From the scene of a flooded basement:
Restoration Hardware hassles:
Never mind the recent losses at
. The company's recently filed 10-Q included interesting reading to anybody who cared to scan the
document, including several amendments. Seems the company went back to its bankers in August to revise the terms of its loan covenants. The most significant change is for the company to lose no more than $3.4 million before tax for the quarter that ends in October; that's revised up from $1.5 million.
Why the change? "Our intention was for the bank to support our working capital needs for the balance of the year," said CFO Tom Low.
Would it be fair to assume that the company went back and re-evaluated the situation and decided that it needed more wiggle room for the third quarter? He declined comment.
Whatever, the key point: Most analysts are expecting a loss of just $400,000 to $700,000 for the quarter, after tax. The covenants are pretax.
Either way, kind of a big difference, don't ya think?
Whenever one company has problems, you always have to wonder what the trickle effect will be. Take
, for example, which makes self-service coin counting machines. The other day it warned that earnings for its third quarter would be below expectations, thanks largely to penny hoarding by retailers and consumer interest in saving the newly minted "state" quarters. (Really, that's what they said.)
Coinstar said it will continue to install new machines (at the likes of supermarkets) at a record pace. However, just in case it cuts back on buying new machines, keep an eye on
, which provides design, manufacturing and testing services to the electronics industry. Plexus, which dropped 8% yesterday after several analysts trimmed estimates, had the good fortune of recently acquiring
, which makes Coinstar's machines. Coinstar represents around 4% to 8% of Plexus revs.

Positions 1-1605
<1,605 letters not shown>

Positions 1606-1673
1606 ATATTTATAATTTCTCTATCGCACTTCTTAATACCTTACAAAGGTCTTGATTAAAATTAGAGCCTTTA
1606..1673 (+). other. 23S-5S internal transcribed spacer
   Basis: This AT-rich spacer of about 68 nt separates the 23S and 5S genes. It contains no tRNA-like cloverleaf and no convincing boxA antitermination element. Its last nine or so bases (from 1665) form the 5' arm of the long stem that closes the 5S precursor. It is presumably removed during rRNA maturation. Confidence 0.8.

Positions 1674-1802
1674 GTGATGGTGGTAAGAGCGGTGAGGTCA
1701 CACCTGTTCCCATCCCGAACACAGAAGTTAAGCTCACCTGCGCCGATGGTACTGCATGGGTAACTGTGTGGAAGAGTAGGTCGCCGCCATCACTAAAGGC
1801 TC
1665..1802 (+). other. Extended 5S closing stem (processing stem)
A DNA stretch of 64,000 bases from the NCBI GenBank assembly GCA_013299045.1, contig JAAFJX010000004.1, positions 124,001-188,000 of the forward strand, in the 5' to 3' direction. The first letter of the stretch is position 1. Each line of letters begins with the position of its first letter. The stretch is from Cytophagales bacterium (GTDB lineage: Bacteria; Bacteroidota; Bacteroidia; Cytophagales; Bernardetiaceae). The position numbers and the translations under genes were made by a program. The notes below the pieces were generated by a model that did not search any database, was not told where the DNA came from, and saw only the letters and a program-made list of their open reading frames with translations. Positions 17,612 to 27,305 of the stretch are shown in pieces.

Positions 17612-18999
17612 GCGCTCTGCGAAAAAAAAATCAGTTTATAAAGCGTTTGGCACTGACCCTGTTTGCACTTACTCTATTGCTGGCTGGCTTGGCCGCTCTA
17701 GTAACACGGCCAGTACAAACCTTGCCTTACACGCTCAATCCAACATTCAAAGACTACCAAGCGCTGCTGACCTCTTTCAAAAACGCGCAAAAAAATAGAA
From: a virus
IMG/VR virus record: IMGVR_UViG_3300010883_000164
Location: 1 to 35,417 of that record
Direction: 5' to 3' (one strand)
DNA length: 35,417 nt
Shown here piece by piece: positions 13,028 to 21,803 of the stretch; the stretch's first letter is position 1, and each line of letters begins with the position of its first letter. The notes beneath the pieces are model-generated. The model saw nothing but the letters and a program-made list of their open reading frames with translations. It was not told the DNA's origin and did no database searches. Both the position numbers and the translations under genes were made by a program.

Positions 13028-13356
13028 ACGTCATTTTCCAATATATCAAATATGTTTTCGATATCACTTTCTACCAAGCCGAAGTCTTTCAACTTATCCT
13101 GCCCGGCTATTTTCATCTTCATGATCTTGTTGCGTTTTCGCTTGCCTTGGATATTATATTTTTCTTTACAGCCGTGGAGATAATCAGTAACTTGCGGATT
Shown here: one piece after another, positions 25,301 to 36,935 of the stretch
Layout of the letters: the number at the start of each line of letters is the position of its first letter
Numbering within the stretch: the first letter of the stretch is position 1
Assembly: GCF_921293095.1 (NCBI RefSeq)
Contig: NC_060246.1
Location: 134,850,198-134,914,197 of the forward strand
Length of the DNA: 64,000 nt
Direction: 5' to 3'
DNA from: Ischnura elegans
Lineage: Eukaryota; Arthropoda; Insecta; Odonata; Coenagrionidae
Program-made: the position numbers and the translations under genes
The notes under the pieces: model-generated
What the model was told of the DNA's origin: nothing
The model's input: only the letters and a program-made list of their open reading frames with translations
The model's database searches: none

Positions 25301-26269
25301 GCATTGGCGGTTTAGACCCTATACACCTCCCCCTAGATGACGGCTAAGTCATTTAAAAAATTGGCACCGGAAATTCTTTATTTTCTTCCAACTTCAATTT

Not large, but large enough to cause analysts to trim numbers.
Plexus officials didn't return my call.
Just when you didn't think the news could get any worse for
Just for Feet
, the company filed with the SEC earlier this week that it would delay its 10-Q because it's in the process of putting the final touches on a new credit facility to replace its existing one. The zinger: "Consummation of the new credit facility, which is expected within three days, will have a material impact on the discussion of the company's liquidity." No elaboration, but a material impact on the company's liquidity? Let's just say this: If they're getting more debt, that's
And this note: At a
Donaldson Lufkin & Jenrette
investor conference yesterday, the head of
, who isn't known as a loose cannon, told a roomful of analysts that he had heard that a "major vendor" has cut off Feet as a customer.
Feet officials didn't return my call.
As for the basement:
Pass the bucket. California, here we come!) And hail to Lou from
return my call and will be out first thing this morning to start sopping up the water.
Herb Greenberg writes daily for TheStreet.com. In keeping with TSC's editorial policy, he doesn't own or short individual stocks, though he owns stock in TheStreet.com. He also doesn't invest in hedge funds or other private investment partnerships. He welcomes your feedback at
firstname.lastname@example.org. Greenberg also writes a monthly column for Fortune.
Mark Martinez assisted with the reporting of this column.